Mr. HUIZENGA of Michigan. Mr. Speaker, the Consumer Financial Protection Bureau, a massive new branch of government created under the Dodd-Frank Act, fails to safeguard proprietary information given to the Bureau by regulated entities. I rise today in support of my bill, H.R. 4014, which will create more peace of mind for financial institutions while offering more oversight and consumer protections to hardworking taxpayers.
If you remember one thing, remember this: we all agree on stringent consumer protections. This bill is a commonsense measure that adds necessary oversight to the Bureau. Specifically, H.R. 4014 would immediately close a loophole in the law that was created during the creation of the CFPB. Currently, information collected by the CFPB from financial institutions is not protected by the same confidentiality provisions that other financial regulators are required to provide. Additionally, we must ensure parity between State bank supervisors and other State regulatory agencies that oversee nonbanks at the State level and make sure they are afforded the same protections. We need a real solution to ensure that privileged information will not be intentionally disclosed to any third party. H.R. 4014 would protect that data that depository and non-depository institutions provide during an oversight exam, therefore, enhancing the Bureau's supervision process and giving financial institutions the much-needed certainty that the information will be kept private.
Unlike current statutes regarding other Federal agencies assessing relevant information, the Dodd-Frank Act failed to provide such protections despite the CFPB's claim that they won't or wouldn't share such information. [Page: H1556] The simple truth is that if we don't pass H.R. 4014, the CFPB could legally share privileged information with third parties. Absent this specific congressional legislation, the courts have permitted this practice of sharing in the cases of other Federal agencies. Although the Bureau has said that they are prepared to take all reasonable and appropriate steps to protect proprietary information, we cannot be sure. Therefore, we must pass this bill to restrict them from doing so.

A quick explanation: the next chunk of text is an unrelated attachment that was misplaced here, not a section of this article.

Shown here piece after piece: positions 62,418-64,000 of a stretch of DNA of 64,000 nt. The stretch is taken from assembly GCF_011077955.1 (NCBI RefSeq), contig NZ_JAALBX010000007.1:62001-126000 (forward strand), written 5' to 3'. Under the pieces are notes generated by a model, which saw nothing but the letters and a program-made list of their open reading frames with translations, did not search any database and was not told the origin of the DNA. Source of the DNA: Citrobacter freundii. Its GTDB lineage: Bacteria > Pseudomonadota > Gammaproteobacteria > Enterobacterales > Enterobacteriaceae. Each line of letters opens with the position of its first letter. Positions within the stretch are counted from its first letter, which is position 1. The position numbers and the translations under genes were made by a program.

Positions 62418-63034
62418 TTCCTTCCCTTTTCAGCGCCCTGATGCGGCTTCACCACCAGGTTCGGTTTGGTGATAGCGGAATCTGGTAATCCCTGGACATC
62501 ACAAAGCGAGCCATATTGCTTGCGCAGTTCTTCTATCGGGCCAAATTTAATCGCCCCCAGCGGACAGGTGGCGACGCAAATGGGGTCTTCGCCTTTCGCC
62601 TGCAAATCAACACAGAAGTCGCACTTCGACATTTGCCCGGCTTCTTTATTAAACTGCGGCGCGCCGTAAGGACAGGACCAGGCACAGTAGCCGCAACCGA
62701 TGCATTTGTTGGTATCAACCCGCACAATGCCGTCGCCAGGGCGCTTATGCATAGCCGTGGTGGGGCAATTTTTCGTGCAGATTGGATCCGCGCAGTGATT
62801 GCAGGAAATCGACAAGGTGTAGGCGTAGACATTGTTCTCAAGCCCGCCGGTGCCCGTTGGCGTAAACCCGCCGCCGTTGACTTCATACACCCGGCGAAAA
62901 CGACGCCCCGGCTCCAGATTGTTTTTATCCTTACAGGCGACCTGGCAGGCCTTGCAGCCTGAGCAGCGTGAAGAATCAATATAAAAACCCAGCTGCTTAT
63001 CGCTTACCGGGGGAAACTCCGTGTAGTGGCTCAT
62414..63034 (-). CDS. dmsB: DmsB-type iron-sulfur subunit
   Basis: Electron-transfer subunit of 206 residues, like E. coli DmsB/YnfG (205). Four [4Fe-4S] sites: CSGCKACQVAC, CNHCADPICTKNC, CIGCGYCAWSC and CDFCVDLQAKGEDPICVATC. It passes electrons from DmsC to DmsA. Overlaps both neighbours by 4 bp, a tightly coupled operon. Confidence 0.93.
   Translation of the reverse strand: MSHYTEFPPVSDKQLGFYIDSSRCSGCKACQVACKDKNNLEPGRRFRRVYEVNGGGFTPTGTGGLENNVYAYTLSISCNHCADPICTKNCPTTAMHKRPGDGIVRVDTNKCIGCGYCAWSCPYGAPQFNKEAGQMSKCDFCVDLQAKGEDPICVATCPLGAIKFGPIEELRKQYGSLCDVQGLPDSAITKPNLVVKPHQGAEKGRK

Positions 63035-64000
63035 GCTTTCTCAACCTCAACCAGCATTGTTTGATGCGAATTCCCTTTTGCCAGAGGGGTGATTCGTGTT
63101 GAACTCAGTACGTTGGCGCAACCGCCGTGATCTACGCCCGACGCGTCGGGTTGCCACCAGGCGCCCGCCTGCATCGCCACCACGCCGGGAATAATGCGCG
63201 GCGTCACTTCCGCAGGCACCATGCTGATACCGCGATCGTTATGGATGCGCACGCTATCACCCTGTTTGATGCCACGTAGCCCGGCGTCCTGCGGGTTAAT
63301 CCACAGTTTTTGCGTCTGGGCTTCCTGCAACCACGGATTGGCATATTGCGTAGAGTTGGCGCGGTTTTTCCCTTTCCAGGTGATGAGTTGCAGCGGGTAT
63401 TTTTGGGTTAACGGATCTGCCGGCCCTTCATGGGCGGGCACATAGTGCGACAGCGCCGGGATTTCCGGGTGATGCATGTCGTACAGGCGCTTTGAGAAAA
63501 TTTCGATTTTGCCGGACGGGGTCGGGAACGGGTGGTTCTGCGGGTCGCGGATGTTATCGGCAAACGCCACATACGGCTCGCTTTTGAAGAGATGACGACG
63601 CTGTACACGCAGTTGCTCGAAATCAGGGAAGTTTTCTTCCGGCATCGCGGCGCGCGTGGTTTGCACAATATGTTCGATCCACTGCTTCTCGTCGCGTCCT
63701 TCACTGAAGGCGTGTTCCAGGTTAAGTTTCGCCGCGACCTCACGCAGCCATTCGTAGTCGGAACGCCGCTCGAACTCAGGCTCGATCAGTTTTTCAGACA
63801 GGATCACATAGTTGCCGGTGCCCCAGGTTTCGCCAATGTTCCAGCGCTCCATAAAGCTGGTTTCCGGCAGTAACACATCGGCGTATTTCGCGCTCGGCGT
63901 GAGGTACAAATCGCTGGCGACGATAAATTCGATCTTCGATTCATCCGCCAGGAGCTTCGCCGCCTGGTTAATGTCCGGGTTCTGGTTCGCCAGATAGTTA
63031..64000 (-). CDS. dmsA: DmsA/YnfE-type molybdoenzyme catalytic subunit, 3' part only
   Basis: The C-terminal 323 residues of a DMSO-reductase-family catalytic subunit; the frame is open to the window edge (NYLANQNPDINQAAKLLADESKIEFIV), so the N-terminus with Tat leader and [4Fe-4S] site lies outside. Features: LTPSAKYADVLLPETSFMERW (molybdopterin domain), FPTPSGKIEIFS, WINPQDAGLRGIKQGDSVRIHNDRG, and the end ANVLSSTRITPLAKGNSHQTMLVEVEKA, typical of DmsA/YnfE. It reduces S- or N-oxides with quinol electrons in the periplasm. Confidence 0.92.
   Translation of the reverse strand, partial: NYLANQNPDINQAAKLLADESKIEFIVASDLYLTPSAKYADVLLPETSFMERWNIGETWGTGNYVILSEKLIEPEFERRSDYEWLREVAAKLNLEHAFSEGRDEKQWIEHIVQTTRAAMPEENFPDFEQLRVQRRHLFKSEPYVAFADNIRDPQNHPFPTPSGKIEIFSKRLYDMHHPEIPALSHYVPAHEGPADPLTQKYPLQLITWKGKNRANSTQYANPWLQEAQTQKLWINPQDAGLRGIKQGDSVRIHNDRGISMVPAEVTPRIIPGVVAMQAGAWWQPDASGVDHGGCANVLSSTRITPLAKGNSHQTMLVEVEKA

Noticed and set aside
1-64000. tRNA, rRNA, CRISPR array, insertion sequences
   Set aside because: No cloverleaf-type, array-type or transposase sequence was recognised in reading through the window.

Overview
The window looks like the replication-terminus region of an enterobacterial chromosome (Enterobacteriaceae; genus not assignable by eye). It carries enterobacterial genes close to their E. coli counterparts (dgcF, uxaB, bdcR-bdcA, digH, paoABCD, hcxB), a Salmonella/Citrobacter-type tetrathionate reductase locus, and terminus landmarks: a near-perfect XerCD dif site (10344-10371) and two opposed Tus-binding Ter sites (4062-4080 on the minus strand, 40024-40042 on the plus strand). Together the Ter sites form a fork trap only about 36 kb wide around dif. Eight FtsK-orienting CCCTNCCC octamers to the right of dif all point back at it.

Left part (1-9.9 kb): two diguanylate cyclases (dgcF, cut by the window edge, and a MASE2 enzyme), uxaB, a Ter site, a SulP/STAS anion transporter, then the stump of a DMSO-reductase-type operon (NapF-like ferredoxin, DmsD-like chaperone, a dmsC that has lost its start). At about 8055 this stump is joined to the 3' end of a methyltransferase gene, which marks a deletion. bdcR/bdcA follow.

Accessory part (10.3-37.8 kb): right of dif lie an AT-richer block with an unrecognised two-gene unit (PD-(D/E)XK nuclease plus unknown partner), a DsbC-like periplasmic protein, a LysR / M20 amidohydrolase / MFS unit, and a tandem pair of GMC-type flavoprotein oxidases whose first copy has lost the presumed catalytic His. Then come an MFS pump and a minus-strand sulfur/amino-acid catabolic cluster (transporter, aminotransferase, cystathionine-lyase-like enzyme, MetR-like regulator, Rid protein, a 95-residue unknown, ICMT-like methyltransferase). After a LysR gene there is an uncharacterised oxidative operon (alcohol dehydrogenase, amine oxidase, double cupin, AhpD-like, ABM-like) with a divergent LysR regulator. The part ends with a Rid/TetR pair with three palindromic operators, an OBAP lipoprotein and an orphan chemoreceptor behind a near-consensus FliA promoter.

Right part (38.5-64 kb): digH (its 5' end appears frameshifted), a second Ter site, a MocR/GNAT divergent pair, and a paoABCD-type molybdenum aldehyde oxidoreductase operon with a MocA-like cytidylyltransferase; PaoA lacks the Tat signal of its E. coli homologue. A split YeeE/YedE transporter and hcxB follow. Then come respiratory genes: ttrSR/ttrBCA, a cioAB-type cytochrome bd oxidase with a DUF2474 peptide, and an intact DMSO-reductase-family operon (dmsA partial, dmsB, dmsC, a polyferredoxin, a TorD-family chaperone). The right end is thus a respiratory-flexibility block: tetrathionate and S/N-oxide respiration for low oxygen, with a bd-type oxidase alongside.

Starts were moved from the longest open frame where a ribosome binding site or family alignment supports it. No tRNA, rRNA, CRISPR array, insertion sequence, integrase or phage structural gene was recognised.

Even President Barack Obama's appointed director of the CFPB, Richard Cordray, recently testified that this was an ``oversight'' and that he would be ``supportive'' of a legislative solution to ensure privileged information is not leaked to third parties through the CFPB. My bill is that real legislative solution. This is a commonsense fix that will put an end to the needless uncertainty and legal costs to both the CFPB and to financial institutions.
Mr. Speaker, while I believe this issue must and will eventually be addressed in the Dodd-Frank Act, this is a very important step. I urge the swift adoption of this important legislation to restore genuine accountability to the CFPB and to deliver a more efficient and effective government for America's hardworking taxpayers.
I look forward to working with my Senate colleagues to see that this omission in the Dodd-Frank Act is quickly rectified and sent to the President for his signature.